To do so she engages communications and media outreach to shape public discourse and opinion, cultivation of spokespeople and leaders and builds with civil society organizations to conduct advocacy.

They work with the women they represent to make sure that their stories are told with dignity and empower them to become movement leaders. In 2012, they mobilized 1,208 women in Colombia to demand that public officials provide accurate, complete and reliable information about sexual and reproductive rights. The Constitutional Court heard their complaint and decided in their favor. The voices of these women were so strong that officials backed down and changes occurred overnight.
Another example is when Spain’s justice system failed to their client Angela. She had fled a violent partner and was seeking protection for herself and her young daughter, Andrea. Instead of listening to Angela, the authorities questioned her. They negligently granted her violent ex-partner unsupervised visitation with Andrea. Tragically, during one of these visits, six-year-old Andrea was murdered at the hands of her father, just before he killed himself.
WLW took the case to the United Nations Committee for the Elimination of all Forms of Discrimination against Women and won. This victory has not remained within the walls of the courtroom. Since the decision, the public debate on women’s rights in Spain has shifted, recognizing how gender stereotypes block women from accessing justice. There is now a very public conversation about violence against women that also takes into account the violence that children often face. With WLW’s training and support, Angela has become an outspoken and publicly recognized advocate for women who are victims of domestic violence and their children, calling on Spanish authorities to respect their rights and end discriminatory practices.
One of the key elements in this part of her strategy is the creation of The Gender and Justice Annual Awards. The Awards were created to demonstrate that the comments made by judges and the courts have a strong influence on people’s sense of justice and the daily life, whatever their political system or religious traditions and beliefs.
WLW sees the courts as an instrument in which civil society initiates a dialogue with judicial authorities on how rights should be interpreted, what their impact is on people's day-to-day life and the ways in which they delimit legislative and executive activity. It is from this perspective that these Awards were born.
The Awards are becoming the international seal of quality for gender jurisprudence, and empower individuals to raise awareness about the impact of judicial decisions in limiting or promoting women’s rights. In 2016 alone, over 70 cases have been nominated from over 30 different countries and more than 262.000 votes have been casted.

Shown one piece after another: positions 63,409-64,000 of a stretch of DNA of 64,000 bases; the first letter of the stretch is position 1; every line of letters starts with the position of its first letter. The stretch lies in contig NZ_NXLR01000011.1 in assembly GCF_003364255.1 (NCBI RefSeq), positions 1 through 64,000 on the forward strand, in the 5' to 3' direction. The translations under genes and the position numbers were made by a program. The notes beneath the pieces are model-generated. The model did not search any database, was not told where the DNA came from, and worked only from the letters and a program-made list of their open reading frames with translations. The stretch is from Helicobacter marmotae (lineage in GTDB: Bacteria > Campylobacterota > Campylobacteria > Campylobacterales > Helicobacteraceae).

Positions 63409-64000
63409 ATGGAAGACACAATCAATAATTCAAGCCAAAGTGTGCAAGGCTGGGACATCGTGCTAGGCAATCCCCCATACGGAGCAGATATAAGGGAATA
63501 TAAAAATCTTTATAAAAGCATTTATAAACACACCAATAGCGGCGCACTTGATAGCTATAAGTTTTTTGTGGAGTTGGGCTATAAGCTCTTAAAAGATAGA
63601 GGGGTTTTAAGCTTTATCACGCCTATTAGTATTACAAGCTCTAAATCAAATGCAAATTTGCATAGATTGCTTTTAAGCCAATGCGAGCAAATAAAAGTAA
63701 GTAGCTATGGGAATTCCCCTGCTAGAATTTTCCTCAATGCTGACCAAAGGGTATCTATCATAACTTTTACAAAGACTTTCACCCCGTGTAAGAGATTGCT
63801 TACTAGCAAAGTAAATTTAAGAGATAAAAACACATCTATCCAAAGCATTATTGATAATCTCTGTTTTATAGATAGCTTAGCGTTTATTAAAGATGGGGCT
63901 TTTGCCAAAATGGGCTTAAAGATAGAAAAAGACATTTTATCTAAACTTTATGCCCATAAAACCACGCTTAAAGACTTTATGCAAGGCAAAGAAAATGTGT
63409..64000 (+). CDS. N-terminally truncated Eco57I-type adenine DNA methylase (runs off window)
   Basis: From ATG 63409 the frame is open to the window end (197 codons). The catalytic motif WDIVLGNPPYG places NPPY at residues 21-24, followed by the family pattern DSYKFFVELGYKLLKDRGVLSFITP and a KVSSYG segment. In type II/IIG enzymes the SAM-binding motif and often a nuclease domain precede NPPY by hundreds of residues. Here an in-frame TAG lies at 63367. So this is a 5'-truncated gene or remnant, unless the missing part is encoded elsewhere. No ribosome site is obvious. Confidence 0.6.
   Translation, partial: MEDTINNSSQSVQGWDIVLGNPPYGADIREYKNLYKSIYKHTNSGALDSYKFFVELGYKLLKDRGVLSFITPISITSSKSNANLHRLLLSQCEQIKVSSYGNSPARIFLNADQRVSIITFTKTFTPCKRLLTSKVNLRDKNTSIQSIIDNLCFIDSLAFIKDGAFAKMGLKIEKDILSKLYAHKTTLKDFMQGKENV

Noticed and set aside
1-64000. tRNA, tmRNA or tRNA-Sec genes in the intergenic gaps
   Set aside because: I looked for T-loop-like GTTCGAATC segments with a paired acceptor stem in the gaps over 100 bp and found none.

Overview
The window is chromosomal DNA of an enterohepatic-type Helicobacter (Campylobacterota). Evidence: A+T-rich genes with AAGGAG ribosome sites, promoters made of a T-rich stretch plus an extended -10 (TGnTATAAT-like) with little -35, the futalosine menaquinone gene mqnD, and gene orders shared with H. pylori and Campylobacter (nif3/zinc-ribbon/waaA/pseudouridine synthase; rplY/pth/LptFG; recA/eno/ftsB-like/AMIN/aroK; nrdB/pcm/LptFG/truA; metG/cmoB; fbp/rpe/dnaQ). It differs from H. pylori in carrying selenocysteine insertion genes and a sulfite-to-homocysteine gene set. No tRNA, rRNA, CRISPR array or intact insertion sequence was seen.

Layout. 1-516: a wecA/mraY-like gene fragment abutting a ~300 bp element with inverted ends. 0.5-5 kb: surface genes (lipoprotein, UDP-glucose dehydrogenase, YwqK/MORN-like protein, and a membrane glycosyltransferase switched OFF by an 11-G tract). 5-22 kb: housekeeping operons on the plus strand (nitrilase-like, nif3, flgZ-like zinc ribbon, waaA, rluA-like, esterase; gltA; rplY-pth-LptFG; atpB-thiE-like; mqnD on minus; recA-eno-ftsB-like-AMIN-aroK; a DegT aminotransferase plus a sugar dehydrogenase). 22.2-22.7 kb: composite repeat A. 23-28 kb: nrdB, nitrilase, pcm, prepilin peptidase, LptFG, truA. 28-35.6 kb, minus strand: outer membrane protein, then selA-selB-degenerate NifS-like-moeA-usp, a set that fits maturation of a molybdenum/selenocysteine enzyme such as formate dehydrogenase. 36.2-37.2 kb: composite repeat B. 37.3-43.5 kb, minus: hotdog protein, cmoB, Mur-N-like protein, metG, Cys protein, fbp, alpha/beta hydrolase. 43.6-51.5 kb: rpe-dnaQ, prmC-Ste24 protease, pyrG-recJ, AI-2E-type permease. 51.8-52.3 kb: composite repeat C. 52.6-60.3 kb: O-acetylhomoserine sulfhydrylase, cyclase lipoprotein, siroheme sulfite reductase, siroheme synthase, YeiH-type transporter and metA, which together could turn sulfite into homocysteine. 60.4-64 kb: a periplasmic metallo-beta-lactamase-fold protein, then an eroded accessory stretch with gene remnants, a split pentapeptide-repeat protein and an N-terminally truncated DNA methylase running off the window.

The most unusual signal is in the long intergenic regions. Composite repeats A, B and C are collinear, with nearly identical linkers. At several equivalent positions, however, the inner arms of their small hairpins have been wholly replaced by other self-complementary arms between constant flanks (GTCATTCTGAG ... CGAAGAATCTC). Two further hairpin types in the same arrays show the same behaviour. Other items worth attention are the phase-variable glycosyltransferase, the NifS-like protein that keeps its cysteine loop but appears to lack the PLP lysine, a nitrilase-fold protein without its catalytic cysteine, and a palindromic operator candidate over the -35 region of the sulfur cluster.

WLW is funded by private donations and has a team of over 20 people in offices in Madrid and Colombia. On a global level, Viviana works with local organizations to replicate the work that she and the core team carries out. She is constantly forging alliances to share knowledge, offer training and increase her mentoring network. She is currently looking to expand her impact with alliances in South East Africa.
Viviana’s work is extensive and the present European refugee crisis is another area where she and her organization are working to make an impact. They have a recently launched project to take on strategic litigation to set due diligence obligations of the European Union and its institutions to respect and protect the rights of refugees. She aims to bring a global spotlight to the rights violations and EU obligations and turn litigation into an advocacy platform for diverse movements, fields and organizations to come together and demand justice for refugees with a special focus on women and girls.

The Person

Viviana defines herself as a “cause person”. Her social vocation is part of her DNA and since childhood she knew that she would work in a sector related to social issues.
The idea of discrimination became present in her life through the stories she heard from her grandmother telling how as a young child in the 1900s she had been forced to leave school while her brothers, who were much less interested in a formal education, were allowed to stay. Although they lived in the coast, her mother never learned to swim because only the men in the family were taught. Viviana began to question why the women in her family and her surroundings were treated differently.
Her grandparents were Eastern European immigrants who settled in Argentina. Her parents were forced to leave Argentina in the coup d’état and Viviana was born in New York. When she was three they returned to Buenos Aires only to flee again three years later after yet another period of instability and return to New York. Viviana found herself at an American summer camp, unable to speak English and feeling totally isolated. This “refugee” experience has had an acute impact on her life, her work and her sense of self.
In her late teens, after visiting Mexico on vacation, she worked extensively with socially deprived families in extreme poverty before starting her political science degree at Berkely. During her degree, she spent an exchange year in Madrid working with vulnerable, young women and then took a class in “Women and Political Science”. From those two experiences her vocation took shape, and she decided to specialize in law finishing her degree in 1995.
Prior to founding Women’s Link Worldwide in 2001, Viviana worked as a consultant for the United Nations Population Fund in New York, as an attorney at the Center for Reproductive Rights in New York and as an associate at the law firm Gray, Cary, Ware and Friendenrich in California (USA).
She founded WLW in response to what she felt was a glaring need to advance women’s rights in national courts by creating and disseminating mechanisms to apply human rights standards and foster cross regional exchanges and has expanded her work to Latin America, Europe and East Africa.
From 2011 to 2015, Viviana was a member of the European Union’s Group of Experts on Trafficking in Human Beings, and she is currently an Official Advisor for the Global Fund for Women.